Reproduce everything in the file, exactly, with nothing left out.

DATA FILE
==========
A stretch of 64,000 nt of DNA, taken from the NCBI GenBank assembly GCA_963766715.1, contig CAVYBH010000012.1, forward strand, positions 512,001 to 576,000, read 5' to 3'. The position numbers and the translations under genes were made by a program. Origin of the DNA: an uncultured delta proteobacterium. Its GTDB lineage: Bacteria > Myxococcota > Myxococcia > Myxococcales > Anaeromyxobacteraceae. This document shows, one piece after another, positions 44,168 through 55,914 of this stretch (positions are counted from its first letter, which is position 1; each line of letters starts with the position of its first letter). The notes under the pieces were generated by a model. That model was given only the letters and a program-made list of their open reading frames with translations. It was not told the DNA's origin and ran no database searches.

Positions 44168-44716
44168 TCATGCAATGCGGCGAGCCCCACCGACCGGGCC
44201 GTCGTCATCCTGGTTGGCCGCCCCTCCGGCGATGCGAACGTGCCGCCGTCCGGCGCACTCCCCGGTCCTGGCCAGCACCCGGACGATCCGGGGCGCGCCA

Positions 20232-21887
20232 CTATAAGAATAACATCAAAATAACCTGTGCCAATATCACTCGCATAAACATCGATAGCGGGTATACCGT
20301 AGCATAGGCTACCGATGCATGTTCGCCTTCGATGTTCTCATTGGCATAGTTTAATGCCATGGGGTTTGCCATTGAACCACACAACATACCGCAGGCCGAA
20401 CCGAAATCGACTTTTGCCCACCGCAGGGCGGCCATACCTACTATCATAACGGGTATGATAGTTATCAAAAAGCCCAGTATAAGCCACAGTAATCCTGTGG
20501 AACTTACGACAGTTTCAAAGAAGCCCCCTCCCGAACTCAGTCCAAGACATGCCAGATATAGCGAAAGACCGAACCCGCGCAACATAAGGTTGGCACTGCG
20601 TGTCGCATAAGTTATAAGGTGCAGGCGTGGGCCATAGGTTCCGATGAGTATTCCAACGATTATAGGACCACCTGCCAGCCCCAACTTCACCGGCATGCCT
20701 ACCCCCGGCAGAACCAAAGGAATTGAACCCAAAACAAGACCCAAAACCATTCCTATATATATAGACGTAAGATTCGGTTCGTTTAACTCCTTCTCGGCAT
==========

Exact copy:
A stretch of 64,000 nt of DNA, taken from the NCBI GenBank assembly GCA_963766715.1, contig CAVYBH010000012.1, forward strand, positions 512,001 to 576,000, read 5' to 3'. The position numbers and the translations under genes were made by a program. Origin of the DNA: an uncultured delta proteobacterium. Its GTDB lineage: Bacteria > Myxococcota > Myxococcia > Myxococcales > Anaeromyxobacteraceae. This document shows, one piece after another, positions 44,168 through 55,914 of this stretch (positions are counted from its first letter, which is position 1; each line of letters starts with the position of its first letter). The notes under the pieces were generated by a model. That model was given only the letters and a program-made list of their open reading frames with translations. It was not told the DNA's origin and ran no database searches.

Positions 44168-44716
44168 TCATGCAATGCGGCGAGCCCCACCGACCGGGCC
44201 GTCGTCATCCTGGTTGGCCGCCCCTCCGGCGATGCGAACGTGCCGCCGTCCGGCGCACTCCCCGGTCCTGGCCAGCACCCGGACGATCCGGGGCGCGCCA

Positions 20232-21887
20232 CTATAAGAATAACATCAAAATAACCTGTGCCAATATCACTCGCATAAACATCGATAGCGGGTATACCGT
20301 AGCATAGGCTACCGATGCATGTTCGCCTTCGATGTTCTCATTGGCATAGTTTAATGCCATGGGGTTTGCCATTGAACCACACAACATACCGCAGGCCGAA
20401 CCGAAATCGACTTTTGCCCACCGCAGGGCGGCCATACCTACTATCATAACGGGTATGATAGTTATCAAAAAGCCCAGTATAAGCCACAGTAATCCTGTGG
20501 AACTTACGACAGTTTCAAAGAAGCCCCCTCCCGAACTCAGTCCAAGACATGCCAGATATAGCGAAAGACCGAACCCGCGCAACATAAGGTTGGCACTGCG
20601 TGTCGCATAAGTTATAAGGTGCAGGCGTGGGCCATAGGTTCCGATGAGTATTCCAACGATTATAGGACCACCTGCCAGCCCCAACTTCACCGGCATGCCT
20701 ACCCCCGGCAGAACCAAAGGAATTGAACCCAAAACAAGACCCAAAACCATTCCTATATATATAGACGTAAGATTCGGTTCGTTTAACTCCTTCTCGGCAT